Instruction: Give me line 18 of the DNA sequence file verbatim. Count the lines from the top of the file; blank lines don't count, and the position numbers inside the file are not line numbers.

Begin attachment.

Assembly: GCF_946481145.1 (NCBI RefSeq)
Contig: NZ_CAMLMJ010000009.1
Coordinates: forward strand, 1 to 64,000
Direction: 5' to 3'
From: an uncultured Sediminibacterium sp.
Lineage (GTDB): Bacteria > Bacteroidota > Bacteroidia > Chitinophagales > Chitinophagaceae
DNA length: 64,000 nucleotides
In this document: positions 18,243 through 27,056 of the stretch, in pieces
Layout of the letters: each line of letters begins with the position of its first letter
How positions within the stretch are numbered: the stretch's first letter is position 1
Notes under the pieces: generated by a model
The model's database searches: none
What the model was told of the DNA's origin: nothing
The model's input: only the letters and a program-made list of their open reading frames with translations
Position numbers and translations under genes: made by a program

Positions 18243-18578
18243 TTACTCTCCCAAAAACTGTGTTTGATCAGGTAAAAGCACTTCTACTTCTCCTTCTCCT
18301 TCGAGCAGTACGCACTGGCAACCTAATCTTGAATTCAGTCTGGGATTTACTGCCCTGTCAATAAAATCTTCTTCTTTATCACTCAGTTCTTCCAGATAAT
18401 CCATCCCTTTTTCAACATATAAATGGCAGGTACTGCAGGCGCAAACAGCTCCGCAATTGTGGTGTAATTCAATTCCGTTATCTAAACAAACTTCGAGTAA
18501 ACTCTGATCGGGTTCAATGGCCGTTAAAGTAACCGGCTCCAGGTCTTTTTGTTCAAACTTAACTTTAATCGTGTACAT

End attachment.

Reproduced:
18301 TCGAGCAGTACGCACTGGCAACCTAATCTTGAATTCAGTCTGGGATTTACTGCCCTGTCAATAAAATCTTCTTCTTTATCACTCAGTTCTTCCAGATAAT